Hunt under pressure as Australia loses climate cred, gains carbon risk

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Australia’s poor record on climate change action and energy market reform has been highlighted by two major global publications this week, bringing environment minister Greg Hunt under renewed pressure to defend his department’s policy.

The first, the latest rankings of the Yale environmental performance index – described by Hunt himself  as “the most credible, scientifically based, hard data-based analysis in the world – shows Australia has dropped 10 places in its overall ranking on “protecting human health and ecosystems”, leaving it at 13 out of 180 countries examined (just below Saudi Arabia).australia-carbon-emissions-rising_244

According to reports, where Australia lost most of its ground on the index was in the categories of electricity generation, where it is ranked at number 150 out of 180, and in climate.

This point has been seized upon by Opposition climate spokesman Mark Butler, who said in a statement on Thursday that the index downgrading showed that the Turnbull government was taking Australia backwards on climate change “at a shocking pace”.

Butler – who launched the first round of consultation on the Labor party’s 2030 emissions reduction target on Wednesday – also noted that while nearly every other country had improved its EPI score, Australia had turned up very close to the bottom of the pack on carbon trends.

“I think the rest of the world is waking up to the fact that although there’s a different person at the front of the government, the policies haven’t changed,” Butler told Fran Kelly in an ABC Radio interview.

“We have inadequate targets, we have a government that has no renewable energy policy beyond 2020, and we have a policy in Direct Action that’s actually seeing emissions rise again after having come down 8 per cent during our term in government, they will rise by 6 per cent between now and 2020 according to the government’s own official data.”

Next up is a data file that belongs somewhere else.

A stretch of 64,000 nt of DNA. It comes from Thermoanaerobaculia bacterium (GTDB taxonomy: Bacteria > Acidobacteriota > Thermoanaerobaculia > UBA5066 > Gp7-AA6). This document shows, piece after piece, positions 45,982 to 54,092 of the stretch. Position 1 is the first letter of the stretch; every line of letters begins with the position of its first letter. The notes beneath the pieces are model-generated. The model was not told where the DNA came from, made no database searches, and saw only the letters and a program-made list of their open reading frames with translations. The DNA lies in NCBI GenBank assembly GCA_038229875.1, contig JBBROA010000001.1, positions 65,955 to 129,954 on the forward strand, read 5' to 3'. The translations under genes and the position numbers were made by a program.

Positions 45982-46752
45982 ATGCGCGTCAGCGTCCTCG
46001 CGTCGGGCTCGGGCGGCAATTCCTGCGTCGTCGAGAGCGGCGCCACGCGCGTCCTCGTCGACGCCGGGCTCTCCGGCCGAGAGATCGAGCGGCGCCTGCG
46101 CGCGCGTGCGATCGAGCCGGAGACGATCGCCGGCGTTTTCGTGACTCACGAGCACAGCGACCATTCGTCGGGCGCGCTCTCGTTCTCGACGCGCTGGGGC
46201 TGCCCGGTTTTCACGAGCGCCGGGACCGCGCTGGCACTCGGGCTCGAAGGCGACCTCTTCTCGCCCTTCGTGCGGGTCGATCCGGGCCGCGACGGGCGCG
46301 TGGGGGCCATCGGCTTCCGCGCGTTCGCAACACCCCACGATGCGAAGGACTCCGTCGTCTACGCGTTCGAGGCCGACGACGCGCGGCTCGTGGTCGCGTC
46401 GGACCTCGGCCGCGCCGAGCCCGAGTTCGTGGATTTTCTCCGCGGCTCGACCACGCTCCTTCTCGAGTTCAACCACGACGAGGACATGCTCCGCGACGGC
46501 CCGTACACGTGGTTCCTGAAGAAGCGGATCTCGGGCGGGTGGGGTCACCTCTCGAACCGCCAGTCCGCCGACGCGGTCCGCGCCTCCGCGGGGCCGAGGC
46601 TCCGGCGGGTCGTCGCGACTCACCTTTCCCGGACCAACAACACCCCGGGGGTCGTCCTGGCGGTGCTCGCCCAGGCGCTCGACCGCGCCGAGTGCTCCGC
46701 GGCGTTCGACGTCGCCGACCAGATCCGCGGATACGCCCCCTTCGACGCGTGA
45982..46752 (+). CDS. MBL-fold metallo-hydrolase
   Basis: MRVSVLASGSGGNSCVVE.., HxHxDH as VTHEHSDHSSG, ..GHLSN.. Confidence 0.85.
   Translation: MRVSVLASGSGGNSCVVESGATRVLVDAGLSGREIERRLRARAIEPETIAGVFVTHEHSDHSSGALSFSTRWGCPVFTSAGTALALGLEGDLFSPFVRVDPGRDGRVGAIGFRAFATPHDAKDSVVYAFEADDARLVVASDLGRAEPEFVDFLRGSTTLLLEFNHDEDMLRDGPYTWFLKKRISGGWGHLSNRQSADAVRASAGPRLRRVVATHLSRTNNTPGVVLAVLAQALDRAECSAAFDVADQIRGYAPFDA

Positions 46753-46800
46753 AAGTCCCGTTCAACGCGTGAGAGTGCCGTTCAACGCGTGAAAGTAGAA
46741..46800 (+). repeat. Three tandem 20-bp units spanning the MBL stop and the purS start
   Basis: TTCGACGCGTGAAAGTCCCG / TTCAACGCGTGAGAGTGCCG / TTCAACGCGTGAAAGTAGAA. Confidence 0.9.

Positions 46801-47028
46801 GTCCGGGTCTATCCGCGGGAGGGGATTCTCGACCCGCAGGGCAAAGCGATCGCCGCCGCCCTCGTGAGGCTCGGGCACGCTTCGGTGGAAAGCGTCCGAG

A second report, this time out of Oxford University, named Australian thermal coal mines as among the riskiest investments in the world – due to their heavy reliance on exporting coal; and its coal-fired power stations among the most vulnerable to environmental risks.

Lead author of the report, Ben Caldecott said the findings meant investors should be very cautious about supporting projects associated with thermal coal mines in Australia, such as Adani’s Carmichael mega-mine and the Shenhua Watermark mine.

On the risks facing coal-fired power utilities, the report named competition from renewables, along with lower electricity use and strong evidence of a “utility death spiral”.

“A large country with dispersed populations, plentiful sun and falling electricity demand spells the perfect storm for Australian utilities,” the report said.  

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  • howardpatr

    Hunt has a very long history of extremely poor performance and a willingness to say whatever he thinks best serves his purpose, at the time.

    There was hope that Hunt may change under Turnbull but to date Turnbull’s long held and publicly espoused views on climate change have failed to materialize under the weight of Abbott and his cabal of religious conservatives in the Coalition.

    • suthnsun

      Turnbull seems to be lacking moral strength and conviction, his (lack of) willingness to keep the republic debate advancing is indicative.

  • Ken Dyer

    Very little has changed. The Australian Government has watered down environmental licence conditions for at least seven coal mines operated by BHP Billiton, Glencore and Whitehaven Coal. The changes allow BHP Billiton to vary management plans for endangered species without ministerial approval, while some conditions affecting Glencore’s operations were revoked.

  • humanitarian solar

    Hunt needs to be moved to another portfolio. He appears like a cork in an ocean with little direction or purpose. Especially after being among other environment ministers and leaders in Paris, he comes across as lacking any kind of inspiration or bearing. It’s disappointing his recent experience with some of the best and inspired minds in the world, have been like seed falling upon barren ground.

  • Chris Fraser

    To get some idea of what he’s really saying apply the opposite meaning of every superlative he uses.

  • Ian

    As we well know, politicians are leaves blowing in the wind. The Paris North westerly is not as strong as the prevailing South Easter of oil and gas lobbying. Hunt might be blown to and fro by the political winds but Labor will be no better.